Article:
Chefchaouen, Morocco

I went back and forth before choosing this quaint town in northern Morocco for the list. It’s only become mainstream in recent years, while more famous destinations like Marrakesh and Tangiers have been well known for centuries. But tiny Chefchaouen, with its blue palette of maze-like alleys just seemed to better encapsulate the North African vibe that I felt deserved to be represented among the world’s best. Plus, I really like blue, so there’s that . . .

La Digue, Seychelles

As the star of calendars and screensavers the world over, tiny La Digue in the upscale Seychelles archipelago hosts Anse Source D’argent – a sandy cove strewn with erosion-worn boulders that typify these tropical islands. This ubiquitous image was a natural choice both for its recognizability, but also because it was one of my favorite spots as well.

So far I’ve covered 34 out of the 72 destinations on the master checklist. How many can you check off? Even if that number is zero, the beauty of the checklist is that it inspires a person to new adventures and specific travel goals. If you’ve enjoyed the artwork and want a Travel Goals Master Checklist to display in your home or office, please visit my Etsy store to order a copy for yourself or the traveler in your life.

Stay tuned for Part IV . . .

Have you been to any of these destinations? Or do you have a favorite in Africa that you feel should have made the list? Share it with your fellow travel lovers by leaving a comment!

Like Playing Chutes & Ladders With A Maharaja

Welcome to the Jantar Mantar
Welcome to the Jantar Mantar

If you’re around my age (39) or older you know the game I’m talking about. You spin the dial and move ahead X number of spaces—all the while hoping you land on one with a ladder to take you further up, and at the same time dreading the prospect of landing on a chute that will take you down (like that ridiculously long one from 87 to 24). This is not a board game one would normally associate with travel. But that’s exactly what came to mind when I visited the Pink City of Jaipur, India and toured the World Heritage Site called Jantar Mantar.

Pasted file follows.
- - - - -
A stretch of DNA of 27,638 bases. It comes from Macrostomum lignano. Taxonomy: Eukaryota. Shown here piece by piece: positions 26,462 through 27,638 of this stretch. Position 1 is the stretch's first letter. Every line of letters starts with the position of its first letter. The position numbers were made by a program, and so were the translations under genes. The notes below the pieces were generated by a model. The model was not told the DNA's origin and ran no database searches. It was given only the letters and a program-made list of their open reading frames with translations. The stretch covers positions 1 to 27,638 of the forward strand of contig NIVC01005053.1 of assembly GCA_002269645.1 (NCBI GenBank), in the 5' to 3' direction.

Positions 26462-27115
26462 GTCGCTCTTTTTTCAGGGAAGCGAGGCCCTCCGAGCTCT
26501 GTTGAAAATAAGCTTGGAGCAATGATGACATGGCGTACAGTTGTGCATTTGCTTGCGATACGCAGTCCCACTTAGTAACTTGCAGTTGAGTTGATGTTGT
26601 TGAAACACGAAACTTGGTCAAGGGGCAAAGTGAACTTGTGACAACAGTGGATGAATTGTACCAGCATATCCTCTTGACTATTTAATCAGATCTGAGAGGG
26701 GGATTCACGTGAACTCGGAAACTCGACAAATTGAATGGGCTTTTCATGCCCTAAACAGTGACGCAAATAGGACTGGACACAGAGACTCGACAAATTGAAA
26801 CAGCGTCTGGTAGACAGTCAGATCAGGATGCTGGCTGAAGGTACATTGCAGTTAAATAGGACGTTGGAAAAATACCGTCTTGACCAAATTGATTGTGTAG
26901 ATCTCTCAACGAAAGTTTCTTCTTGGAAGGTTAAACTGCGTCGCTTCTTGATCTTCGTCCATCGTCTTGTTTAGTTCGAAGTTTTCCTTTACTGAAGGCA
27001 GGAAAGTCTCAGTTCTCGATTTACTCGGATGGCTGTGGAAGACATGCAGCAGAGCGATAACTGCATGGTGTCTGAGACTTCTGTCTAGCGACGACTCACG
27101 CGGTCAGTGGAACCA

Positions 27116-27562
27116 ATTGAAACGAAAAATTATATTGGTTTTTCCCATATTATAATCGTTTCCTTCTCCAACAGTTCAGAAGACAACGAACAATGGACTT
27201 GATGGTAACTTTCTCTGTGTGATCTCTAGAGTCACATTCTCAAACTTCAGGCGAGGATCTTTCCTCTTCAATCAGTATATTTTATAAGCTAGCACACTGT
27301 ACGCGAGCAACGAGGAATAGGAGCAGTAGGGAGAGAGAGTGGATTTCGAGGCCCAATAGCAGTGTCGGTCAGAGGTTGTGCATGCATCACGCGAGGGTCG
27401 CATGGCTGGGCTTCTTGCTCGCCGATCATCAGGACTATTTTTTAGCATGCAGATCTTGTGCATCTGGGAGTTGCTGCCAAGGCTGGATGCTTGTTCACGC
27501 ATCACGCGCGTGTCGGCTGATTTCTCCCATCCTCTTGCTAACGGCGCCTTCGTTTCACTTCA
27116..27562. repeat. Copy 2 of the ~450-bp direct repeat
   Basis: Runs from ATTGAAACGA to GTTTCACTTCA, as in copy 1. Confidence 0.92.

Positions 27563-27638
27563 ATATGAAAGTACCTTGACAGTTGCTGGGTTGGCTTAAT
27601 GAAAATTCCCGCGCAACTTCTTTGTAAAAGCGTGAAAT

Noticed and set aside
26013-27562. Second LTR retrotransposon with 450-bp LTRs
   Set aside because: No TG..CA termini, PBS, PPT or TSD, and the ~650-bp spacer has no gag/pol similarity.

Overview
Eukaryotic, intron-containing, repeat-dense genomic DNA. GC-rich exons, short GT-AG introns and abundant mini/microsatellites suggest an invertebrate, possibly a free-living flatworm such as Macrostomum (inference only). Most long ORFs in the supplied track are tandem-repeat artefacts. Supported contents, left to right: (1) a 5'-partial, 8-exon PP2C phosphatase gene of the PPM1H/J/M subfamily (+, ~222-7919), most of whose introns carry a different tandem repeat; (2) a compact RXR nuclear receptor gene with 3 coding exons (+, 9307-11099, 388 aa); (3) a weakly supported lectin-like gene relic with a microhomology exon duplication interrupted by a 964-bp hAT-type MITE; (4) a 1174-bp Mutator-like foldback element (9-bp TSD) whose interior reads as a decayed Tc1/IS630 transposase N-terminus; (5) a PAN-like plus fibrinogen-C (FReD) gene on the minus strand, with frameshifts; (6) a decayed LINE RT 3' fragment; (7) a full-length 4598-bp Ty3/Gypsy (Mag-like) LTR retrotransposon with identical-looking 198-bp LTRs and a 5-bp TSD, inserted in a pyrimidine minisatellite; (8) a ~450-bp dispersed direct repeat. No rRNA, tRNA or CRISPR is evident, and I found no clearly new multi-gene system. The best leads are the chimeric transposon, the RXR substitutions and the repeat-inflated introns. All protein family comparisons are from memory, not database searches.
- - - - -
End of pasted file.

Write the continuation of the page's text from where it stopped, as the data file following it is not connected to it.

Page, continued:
Built by the warrior-astronomer Jai Singh, the Jantar Mantar (from a term meaning place of calculations) is essentially an outdoor observatory. Construction of this impressive collection of sundials and other uniquely-designed calculators of the heavens and Zodiac was first begun in 1728. Each structure serves a specific purpose, and are quite accurate even in an age of GPS and atomic clocks. The biggest is a sundial called Brihat Samrat Yantra, meaning ‘King of the Instruments’. At 27 meters high it’s easy to see why.

The 'King of Instruments'
The ‘King of Instruments’


I must admit my interest here wasn’t so much in calculating azimuths or predicting the next eclipse. As anyone who has visited India can attest, it isn’t hard to go into architectural overload. Between the forts, palaces, temples and bazaars, my brain could barely comprehend so much ornate design. Strolling peacefully among the structures of the Jantar Mantar—that is until I tried to climb one and was reprimanded loudly by a man with a machine gun—was a pleasant break from the ‘norm’. It was also a fun place to play the shutterbug, as the angles, straight lines and slotted bowl-shaped structures were excellent, if stationary, subjects to shoot.

Busted! Taking teh 'climb down of shame' after the heavily armed guard told me to.
Busted! Taking the ‘climb down of shame’ after the heavily armed guard told me to.


There’s a lot more to see in Jaipur, particularly the City Palace, iconic Hawa Mahal (Palace of the Winds) and the enormous Amber Fort just outside of town. But for me, it was this astronomical playground resembling Chutes & Ladders if it were designed by a Maharaja, that made my visit here so pleasurable, as if I landed on 28 and took the ladder up to 84. If you spin the dial and wind up here, I’m sure you’ll feel the same.


Have you been to Jaipur? Share your thoughts here!